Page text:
Making an impact through targeting mRNA


Biotech company Molecure develops small molecule therapies that can regulate RNA and underexplored protein targets for the treatment of incurable diseases, including cancer and fibrotic and inflammatory diseases. 

The company, which was named as one of our 10 biotech companies leading the charge in Poland, told Labiotech that its RNA platform finds small molecules that target the mRNA of genes associated with cancer and inflammatory diseases.

The platform is designed to use small molecules to selectively “lock” the mRNA of interest in a specific conformation, making it unavailable for translation and thus preventing the expression of protein(s) involved in pathogenesis and disease progression.

“Molecure uses a combination of computational and experimental methods to identify and optimize hit compounds and has created a virtual library of 500,000 compounds that are specifically designed to bind to RNA. These compounds have been selected based on their structural and electronic features, which are known to interact with RNA,” said Molecure CEO, Marcin Szumowski.

Szumowski added: “We use bioinformatics methods to identify structurally stable regions within large mRNA molecules. Our computational platform uses quantum-level of theory to accurately represent the physicochemical properties of RNA, including its polarizability. This allows us to predict how small molecules will interact with RNA and how they will affect its structure.

“We start by using experimentally resolved 3D structures of an mRNA target to computationally investigate its dynamical behavior. We look for local structural changes that may lead to the development of pockets that can potentially bind small molecules. If some of these structural changes are too slow to be calculated, we use fine-tuned external forces to speed them up.”

Molecure’s approach: identifying druggable regions

Szumowski said the company always validates the results of its simulations against corresponding data obtained from experimental biological assays, integrating omics, data and information from scientific publications to confirm the functionality of selected regions with stable structures.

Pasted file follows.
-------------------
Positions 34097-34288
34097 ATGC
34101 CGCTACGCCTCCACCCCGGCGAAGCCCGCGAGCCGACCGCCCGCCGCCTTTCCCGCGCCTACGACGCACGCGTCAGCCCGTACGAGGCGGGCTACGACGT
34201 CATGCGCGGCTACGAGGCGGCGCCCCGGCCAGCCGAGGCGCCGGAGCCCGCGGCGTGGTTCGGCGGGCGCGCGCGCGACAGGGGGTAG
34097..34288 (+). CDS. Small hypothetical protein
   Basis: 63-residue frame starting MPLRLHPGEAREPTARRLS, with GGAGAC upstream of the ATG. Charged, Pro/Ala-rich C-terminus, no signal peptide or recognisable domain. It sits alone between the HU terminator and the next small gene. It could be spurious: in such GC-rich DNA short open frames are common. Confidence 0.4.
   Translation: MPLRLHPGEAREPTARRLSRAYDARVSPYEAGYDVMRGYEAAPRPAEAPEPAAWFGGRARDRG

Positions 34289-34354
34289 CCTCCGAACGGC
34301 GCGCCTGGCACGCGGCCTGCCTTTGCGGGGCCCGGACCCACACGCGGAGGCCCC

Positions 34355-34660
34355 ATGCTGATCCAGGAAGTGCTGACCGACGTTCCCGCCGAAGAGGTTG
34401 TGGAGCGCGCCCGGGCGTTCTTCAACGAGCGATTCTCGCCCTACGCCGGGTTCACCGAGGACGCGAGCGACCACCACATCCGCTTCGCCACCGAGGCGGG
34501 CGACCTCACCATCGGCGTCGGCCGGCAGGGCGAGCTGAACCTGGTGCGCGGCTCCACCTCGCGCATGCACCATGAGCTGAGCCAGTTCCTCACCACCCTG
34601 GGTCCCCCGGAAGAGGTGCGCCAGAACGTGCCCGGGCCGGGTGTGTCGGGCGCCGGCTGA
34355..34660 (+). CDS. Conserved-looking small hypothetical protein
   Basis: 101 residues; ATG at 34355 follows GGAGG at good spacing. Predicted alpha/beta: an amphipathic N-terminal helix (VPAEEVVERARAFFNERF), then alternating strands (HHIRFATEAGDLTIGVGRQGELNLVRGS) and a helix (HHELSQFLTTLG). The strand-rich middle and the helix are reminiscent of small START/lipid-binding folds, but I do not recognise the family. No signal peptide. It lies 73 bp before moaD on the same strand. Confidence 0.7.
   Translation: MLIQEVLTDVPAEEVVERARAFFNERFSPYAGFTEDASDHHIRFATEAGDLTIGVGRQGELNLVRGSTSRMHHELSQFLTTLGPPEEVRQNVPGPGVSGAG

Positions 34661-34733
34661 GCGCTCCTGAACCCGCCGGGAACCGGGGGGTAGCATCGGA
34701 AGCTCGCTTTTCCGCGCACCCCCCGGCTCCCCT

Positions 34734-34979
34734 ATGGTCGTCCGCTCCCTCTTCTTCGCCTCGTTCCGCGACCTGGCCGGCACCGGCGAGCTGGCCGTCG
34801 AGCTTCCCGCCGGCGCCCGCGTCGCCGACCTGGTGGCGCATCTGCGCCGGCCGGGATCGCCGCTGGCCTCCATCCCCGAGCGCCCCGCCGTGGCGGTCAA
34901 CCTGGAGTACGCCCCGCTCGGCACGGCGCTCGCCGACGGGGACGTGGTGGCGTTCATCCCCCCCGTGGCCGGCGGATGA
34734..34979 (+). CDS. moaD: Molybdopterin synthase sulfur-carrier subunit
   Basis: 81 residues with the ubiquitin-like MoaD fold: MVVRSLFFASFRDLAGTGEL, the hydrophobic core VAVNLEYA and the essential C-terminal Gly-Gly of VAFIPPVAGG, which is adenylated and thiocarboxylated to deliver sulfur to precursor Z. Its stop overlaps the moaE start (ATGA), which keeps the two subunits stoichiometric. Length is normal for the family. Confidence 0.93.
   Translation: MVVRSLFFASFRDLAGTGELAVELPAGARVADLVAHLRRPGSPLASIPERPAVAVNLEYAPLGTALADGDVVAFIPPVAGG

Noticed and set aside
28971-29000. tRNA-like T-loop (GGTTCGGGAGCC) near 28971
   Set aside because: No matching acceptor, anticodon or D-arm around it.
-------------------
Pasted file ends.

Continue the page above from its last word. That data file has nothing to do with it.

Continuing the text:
“Our approach also involves using bioinformatics methods to assess off-target effects on the human transcriptome. This helps us to identify druggable regions that are unlikely to have harmful side effects,” Szumowski said.

“The hit-to-lead stage of our platform builds on the deep knowledge of medicinal chemistry and the vast synthetic expertise of our team. We further improve our hit mRNA-binders by optimizing their interaction with RNA and by improving their cellular permeability, selectivity, DMPK, and toxicity.”

To validate the predicted structures, the company uses experimental techniques, both in vitro and in cellulo.

Depending on the specific region of interest, screening methods such as DEL, NMR fragment-based screening, or virtual screening are used to identify hits that bind to the target region. The impact of these hits on protein translation is evaluated within cells. Molecule then uses hit optimization procedures by combining medicinal chemistry activities with chemoinformatics analysis as well as binding and cellular assays.

Other approaches

The first widely-used approach to designing small molecule binders to mRNA involved phenotypic screening, an untargeted strategy for the identification of molecules with particular biological effects. 

Molecule said the challenge with phenotypic screening is that it can yield hits that do not bind to RNA, as well as other false positives. This is because phenotypic screens are not specific to RNA binders. In fact, almost any screen will generate hundreds or thousands of hits and the chances of finding molecules that bind to RNA are almost zero. 

Another bottleneck with phenotypic screening is identifying the RNA that the compound is hitting, Szumowski noted. 

“In order to do medicinal chemistry on a compound, one needs to know what RNA it binds to. This can be a difficult task, as phenotypic screens do not provide this information.”

To overcome this challenge, Molecure uses a target-based approach. 

“Target-based approaches are more likely to yield hits that are specific to RNA. Our approach focuses on functional sequences on the mRNA of interest, which are more likely to be targeted by RNA binders,” Szumowski said.

Molecure integrates experimental and computational structural biology with bio/chemo-informatics techniques. Two of its small molecules that act on proteins are currently in clinical trials.